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. 2011 Nov 17;118(20):5439-47.
doi: 10.1182/blood-2011-04-348912. Epub 2011 Sep 19.

Identification of the Earliest Natural Killer Cell-Committed Progenitor in Murine Bone Marrow

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Free PMC article

Identification of the Earliest Natural Killer Cell-Committed Progenitor in Murine Bone Marrow

John W Fathman et al. Blood. .
Free PMC article

Abstract

Natural killer (NK) cells develop in the bone marrow and are known to gradually acquire the ability to eliminate infected and malignant cells, yet the cellular stages of NK lineage commitment and maturation are incompletely understood. Using 12-color flow cytometry, we identified a novel NK-committed progenitor (pre-NKP) that is a developmental intermediate between the upstream common lymphoid progenitor and the downstream NKP, previously assumed to represent the first stage of NK lineage commitment. Our analysis also refined the purity of NKPs (rNKP) by 6-fold such that 50% of both pre-NKP and rNKP cells gave rise to NKp46+ NK cells at the single-cell level. On transplantation into unconditioned Rag2-/-Il2rγc-/- recipients, both pre-NKPs and rNKPs generated mature NK cells expressing a repertoire of Ly49 family members that degranulated on stimulation ex vivo. Intrathymic injection of these progenitors, however, yielded no NK cells, suggesting a separate origin of thymic NK cells. Unlike the rNKP, the pre-NKP does not express IL-2Rβ (CD122), yet it is lineage committed toward the NK cell fate, adding support to the theory that IL-15 signaling is not required for NK commitment. Taken together, our data provide a high-resolution in vivo analysis of the earliest steps of NK cell commitment and maturation.

Figures

Figure 1
Figure 1
Pre-NKPs and rNKPs can be highly purified from BM using 12-color flow cytometry. (A) Gating strategy for CLP, pre-NKP, and rNKP. (B) Frequency of CLP, pre-NKP, and rNKP in BM isolated from 2 femurs. (C) Absolute number of CLP, pre-NKP, and rNKP from 2 femurs. Shown are the individual data from 10 mice with the mean and standard deviation (B-C).
Figure 2
Figure 2
Pre-NKP and rNKP are lineage restricted and give rise only to NK cells in vitro. (A) Pre-NKP and rNKP lack B-cell potential in vitro. Individual wells with OP9 cells were seeded with 10 indicated progenitor cells and cultured in the presence of SCF, IL-7, Flt3 ligand, and IL-15. Wells were analyzed by flow cytometry 10 days later. No wells were positive for Gr-1+CD11b+ myeloid cells (data not shown). (B) Pre-NKP and rNKP lack in vitro T-cell potential. Flow cytometry analysis of the lineage output of individual wells seeded on OP9-DL1 cells with 10 indicated progenitor cells. No wells analyzed were positive for myeloid cells (data not shown). Data are representative of 1 of 4 experiments. (C) Pre-NKP and rNKP generate NK cells at a high clonal frequency. Number of wells plated with single cell and the number of wells positive for NKp46+ cells after 10 days. Data are representative of 1 of 3 experiments.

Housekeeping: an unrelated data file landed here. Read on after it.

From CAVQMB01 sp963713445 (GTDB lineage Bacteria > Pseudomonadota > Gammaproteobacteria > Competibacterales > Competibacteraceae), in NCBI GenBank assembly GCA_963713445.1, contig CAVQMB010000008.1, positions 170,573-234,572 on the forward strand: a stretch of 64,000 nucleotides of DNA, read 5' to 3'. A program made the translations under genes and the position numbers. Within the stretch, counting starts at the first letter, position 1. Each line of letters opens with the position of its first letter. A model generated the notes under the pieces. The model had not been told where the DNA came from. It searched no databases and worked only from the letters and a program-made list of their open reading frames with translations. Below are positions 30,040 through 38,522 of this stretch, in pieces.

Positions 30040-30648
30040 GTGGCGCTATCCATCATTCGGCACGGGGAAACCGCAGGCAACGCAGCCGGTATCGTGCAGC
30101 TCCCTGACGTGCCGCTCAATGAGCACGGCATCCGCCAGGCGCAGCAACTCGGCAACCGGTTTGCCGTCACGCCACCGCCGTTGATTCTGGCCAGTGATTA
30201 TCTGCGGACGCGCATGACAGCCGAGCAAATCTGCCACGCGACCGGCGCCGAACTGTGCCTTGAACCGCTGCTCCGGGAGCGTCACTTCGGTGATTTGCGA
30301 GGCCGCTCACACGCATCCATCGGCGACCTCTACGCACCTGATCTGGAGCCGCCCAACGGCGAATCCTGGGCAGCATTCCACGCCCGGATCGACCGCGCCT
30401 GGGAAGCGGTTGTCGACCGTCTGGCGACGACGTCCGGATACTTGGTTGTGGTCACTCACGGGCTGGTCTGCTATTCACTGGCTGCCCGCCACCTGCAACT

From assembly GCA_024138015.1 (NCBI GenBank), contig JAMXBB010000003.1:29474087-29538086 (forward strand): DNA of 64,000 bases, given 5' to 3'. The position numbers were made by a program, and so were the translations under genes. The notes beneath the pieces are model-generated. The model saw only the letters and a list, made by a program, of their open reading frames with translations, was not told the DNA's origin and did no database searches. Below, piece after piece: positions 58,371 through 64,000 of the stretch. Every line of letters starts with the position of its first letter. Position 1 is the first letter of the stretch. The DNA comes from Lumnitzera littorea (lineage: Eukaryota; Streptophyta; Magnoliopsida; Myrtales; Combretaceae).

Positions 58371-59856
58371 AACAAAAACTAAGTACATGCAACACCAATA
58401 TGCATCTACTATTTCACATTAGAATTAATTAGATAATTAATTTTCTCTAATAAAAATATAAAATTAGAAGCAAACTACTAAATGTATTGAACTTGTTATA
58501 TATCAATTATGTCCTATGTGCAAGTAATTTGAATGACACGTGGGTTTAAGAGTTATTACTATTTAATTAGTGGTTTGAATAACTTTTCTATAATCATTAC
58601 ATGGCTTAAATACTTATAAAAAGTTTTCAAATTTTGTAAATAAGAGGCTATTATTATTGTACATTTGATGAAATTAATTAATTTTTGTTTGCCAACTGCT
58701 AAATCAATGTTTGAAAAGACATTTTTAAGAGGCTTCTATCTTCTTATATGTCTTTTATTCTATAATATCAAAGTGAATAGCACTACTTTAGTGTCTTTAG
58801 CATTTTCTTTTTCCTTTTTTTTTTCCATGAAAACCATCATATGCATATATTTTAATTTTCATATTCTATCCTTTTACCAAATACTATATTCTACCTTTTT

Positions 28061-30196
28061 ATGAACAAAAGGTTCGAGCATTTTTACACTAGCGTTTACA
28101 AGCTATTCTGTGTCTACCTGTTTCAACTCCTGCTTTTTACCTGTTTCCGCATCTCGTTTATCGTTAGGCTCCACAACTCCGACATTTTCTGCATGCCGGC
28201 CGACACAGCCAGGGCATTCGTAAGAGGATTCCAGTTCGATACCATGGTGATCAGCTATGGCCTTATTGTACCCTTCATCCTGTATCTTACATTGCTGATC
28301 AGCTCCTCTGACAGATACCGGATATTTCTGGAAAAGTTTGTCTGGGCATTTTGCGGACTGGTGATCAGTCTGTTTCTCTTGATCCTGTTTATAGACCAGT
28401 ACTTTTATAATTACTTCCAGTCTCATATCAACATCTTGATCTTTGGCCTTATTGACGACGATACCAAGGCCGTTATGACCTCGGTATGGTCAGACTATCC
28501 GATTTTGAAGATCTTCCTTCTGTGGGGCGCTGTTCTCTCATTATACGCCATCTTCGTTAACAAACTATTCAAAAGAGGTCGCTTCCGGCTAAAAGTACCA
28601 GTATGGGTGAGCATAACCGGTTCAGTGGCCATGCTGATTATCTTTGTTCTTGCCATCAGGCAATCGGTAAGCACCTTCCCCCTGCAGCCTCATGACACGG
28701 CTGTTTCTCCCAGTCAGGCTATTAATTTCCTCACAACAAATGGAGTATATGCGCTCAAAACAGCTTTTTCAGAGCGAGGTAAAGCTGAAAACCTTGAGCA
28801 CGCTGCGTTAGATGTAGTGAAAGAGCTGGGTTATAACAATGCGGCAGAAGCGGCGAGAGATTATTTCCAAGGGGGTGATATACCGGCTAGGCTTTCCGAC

Figure 3
Figure 3
Pre-NKP and rNKP are lineage restricted to the NK cell fate in vivo. CD45.1 unfractionated BM, CLP, pre-NKP, and rNKP were transplanted into unconditioned congenic CD45.2 Rag2−/−IL2rγc−/− recipients. Spleens 3 weeks after transplantation were isolated and analyzed by flow cytometry for lineage potential of donor cells. Each progenitor type was injected into 5 individual mice per experiment. Data are representative of 1 of 5 experiments.
Figure 4
Figure 4
Pre-NKP and rNKP in vivo–derived NK cells are phenotypically mature and give rise to NK cells on transplantation faster than CLP or LMPP. (A) CD45.1 unfractionated BM, CLP, pre-NKP, and rNKP were transplanted into unconditioned congenic CD45.2 Rag2−/−IL2rγc−/− recipients. Spleens 3 weeks after transplantation were isolated and analyzed by flow cytometry for mature NK cell markers CD27 and Mac1. Each progenitor type was injected into 5 individual mice per experiment. Data are representative of 1 of 2 experiments. (B) Ly5.2+ progenitors where transplanted into unconditioned Ly5.1+ DKO mice. Mice where bled every week and analyzed by flow cytometry for donor NK cell reconstitution. Pre-NKP gave rise to NK cells as early as 1 week and were exhausted after 3 weeks. CLP gave rise to few, but detectable NK cells at 1 week and also became exhausted by 4 weeks. We observed no NK cells at 1 week in the LMPP transplants, but by 2 weeks they where comparable to both pre-NKP and CLP. Each progenitor type was injected into 5 individual mice per experiment. Data are representative of 1 of 2 experiments. (C) Absolute number of donor-derived NK cells from the spleens of mice transplanted with different progenitors. Data are representative of 1 of 2 experiments.
Figure 5
Figure 5
Pre-NKP–derived NK cells have mature functional phenotype. (A) Pre-NKP–derived splenic NK cells express diverse combinations of Ly49 receptors. Wild-type NK cells and donor NKp46+ cells from pre-NKP transplanted Rag2−/−IL2rγc−/− mice were stained with a panel of anti-Ly49 family antibodies. Data represents 1 of 2 experiments. (B) Pre-NKP–derived NK cells degranulate on activation. Wild-type NK cells and NKp46+ cells derived in vivo from pre-NKP were isolated and stimulated with plate bound anti-NK1.1 for 4 hours in the presence of lysosomal-associated membrane protein 1 (Lamp-1) antibody. Data are representative of 2 independent experiments.
Figure 6
Figure 6
Proposed model for NK bone marrow development. CLP, immature NK cells (iNK), and mature NK cells in the bone marrow, not terminally differentiated splenic NK cells that lack expression of CD27 (mNK).

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